/Tuesday Ten/432/The World Was A Mess But His Hair Was Perfect

Over the past couple of weeks, I’ve looked at songs about clothing and shoes, and now I turn my attention to hair (and to a lesser extent, hats). The simple act of a haircut can drastically change an appearance, as can the wearing of a hat, of course.

/Tuesday Ten/432
/The World Was A Mess But His Hair Was Perfect

/Tuesday Ten/Playlists


/Tuesday Ten/Ready to Wear

/430/Dressed for Success
/431/In These Shoes

But in addition, the changing of such stylings can be a temporary thing. It could be just a wig, it could be cut again tomorrow. My own hair hasn’t really changed a lot for some time – it’s either short and generally spiked, as it is now, or shaved off as it was during the full lockdown earlier in the year, and I’m now well on the way to going fully grey. Once upon a time I dyed my hair various colours, but that was a long time ago, and I have no plans to do so again now…

There were some great suggestions for this post. 130 suggestions in total were made, with just six of those used before. There were 105 unique songs suggested by 63 people, and as ever, thanks to everyone who got involved.

A quick explanation for new readers (hi there!): my Tuesday Ten series has been running since March 2007, and each month features at least ten new songs you should hear – and in between those monthly posts, I feature songs on a variety of subjects, with some of the songs featured coming from suggestion threads on Facebook.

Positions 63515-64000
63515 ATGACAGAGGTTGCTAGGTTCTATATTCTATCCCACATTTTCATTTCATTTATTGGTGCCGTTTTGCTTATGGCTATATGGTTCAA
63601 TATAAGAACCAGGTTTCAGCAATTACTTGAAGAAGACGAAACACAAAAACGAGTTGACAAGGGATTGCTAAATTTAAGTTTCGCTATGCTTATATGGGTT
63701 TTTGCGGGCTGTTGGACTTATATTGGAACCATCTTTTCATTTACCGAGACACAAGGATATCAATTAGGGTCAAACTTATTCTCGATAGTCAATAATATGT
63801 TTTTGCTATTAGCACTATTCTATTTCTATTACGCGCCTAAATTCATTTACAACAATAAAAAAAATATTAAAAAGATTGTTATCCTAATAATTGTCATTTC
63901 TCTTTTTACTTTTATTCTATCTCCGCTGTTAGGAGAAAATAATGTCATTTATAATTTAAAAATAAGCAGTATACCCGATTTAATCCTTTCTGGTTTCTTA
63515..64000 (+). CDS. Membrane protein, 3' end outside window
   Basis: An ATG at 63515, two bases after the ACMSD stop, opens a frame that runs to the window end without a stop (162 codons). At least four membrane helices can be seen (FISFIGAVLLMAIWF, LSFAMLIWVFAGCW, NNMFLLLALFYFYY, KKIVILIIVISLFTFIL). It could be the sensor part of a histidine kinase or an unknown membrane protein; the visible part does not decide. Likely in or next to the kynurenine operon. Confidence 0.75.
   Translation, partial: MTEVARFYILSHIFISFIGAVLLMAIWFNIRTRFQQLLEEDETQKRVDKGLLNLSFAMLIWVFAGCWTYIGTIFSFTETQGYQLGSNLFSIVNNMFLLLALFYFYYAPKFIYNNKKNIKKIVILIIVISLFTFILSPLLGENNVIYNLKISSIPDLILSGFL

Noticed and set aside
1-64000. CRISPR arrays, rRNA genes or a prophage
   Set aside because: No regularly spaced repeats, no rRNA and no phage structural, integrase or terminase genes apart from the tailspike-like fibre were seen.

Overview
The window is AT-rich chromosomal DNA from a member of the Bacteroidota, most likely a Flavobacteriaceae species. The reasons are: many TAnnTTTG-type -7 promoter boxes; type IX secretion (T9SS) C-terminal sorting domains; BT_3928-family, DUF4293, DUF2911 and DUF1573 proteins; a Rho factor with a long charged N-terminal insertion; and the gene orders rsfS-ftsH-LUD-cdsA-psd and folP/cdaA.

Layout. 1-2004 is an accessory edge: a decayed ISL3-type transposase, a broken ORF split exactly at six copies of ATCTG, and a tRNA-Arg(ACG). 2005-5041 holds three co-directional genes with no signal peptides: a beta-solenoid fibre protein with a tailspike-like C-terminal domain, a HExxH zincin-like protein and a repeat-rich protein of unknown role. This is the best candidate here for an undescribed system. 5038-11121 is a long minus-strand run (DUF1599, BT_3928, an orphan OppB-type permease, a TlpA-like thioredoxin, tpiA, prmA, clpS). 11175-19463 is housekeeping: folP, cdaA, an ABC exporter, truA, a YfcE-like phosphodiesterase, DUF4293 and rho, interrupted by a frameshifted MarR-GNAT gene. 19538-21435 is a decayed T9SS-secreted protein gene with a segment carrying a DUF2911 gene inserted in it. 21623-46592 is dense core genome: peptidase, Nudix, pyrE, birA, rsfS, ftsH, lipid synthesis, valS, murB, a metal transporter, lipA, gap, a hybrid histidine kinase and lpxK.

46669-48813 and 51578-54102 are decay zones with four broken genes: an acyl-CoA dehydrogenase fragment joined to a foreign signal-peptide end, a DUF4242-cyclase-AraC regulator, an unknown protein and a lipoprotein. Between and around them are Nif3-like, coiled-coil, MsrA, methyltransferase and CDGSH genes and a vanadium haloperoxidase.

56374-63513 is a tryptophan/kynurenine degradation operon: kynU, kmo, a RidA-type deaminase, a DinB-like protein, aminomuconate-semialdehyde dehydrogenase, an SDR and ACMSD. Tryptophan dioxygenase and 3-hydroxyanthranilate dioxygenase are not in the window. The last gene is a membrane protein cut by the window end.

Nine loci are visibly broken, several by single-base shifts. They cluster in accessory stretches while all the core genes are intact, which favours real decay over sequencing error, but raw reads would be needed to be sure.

Feel free to get involved with these – the more the merrier, and the breadth of suggestions that I get continues to astound. Otherwise, as usual, if you’ve got something you want me to hear, something I should be writing about, or even a gig I should be attending, e-mail me, or drop me a line on Facebook (details below).

/Prince & The Revolution

/Raspberry Beret
/Around The World In A Day

Prince’s two albums between the colossi that are Purple Rain and Sign O’ The Times are oft-forgotten, but between them contain at least two of his greatest singles at least – Kiss, and this. Around The World In A Day had a curiously laid-back, psychedelic feel, and nowhere was that clearer than on this glorious single, where he tells a story of a leisurely shop-worker who is captivated by, and then has a brief summer love affair with, a striking woman identified by her ever-present raspberry beret. Hats are one of those clothing items that can transform an outfit, and often become iconic, of course, and this song’s item is very much one of those. (Talking of clothing, by the way, the blue-sky-and-cloud suit Prince wears in the video for this is something else).


/Baseball Cap

Faithless have only ever appeared in this series the once (on 139/Music Daisy Loves…And I Don’t.), as they’ve never really been my bag, but it fits neatly here. A more laid-back sounding track than their big club hits, but the dark story it tells is interesting. A youth who gets jumped on a dark street, losing his baseball cap along the way, and then is pleaded with by family not to seek retribution by way of violence, just for the loss of a replaceable baseball cap…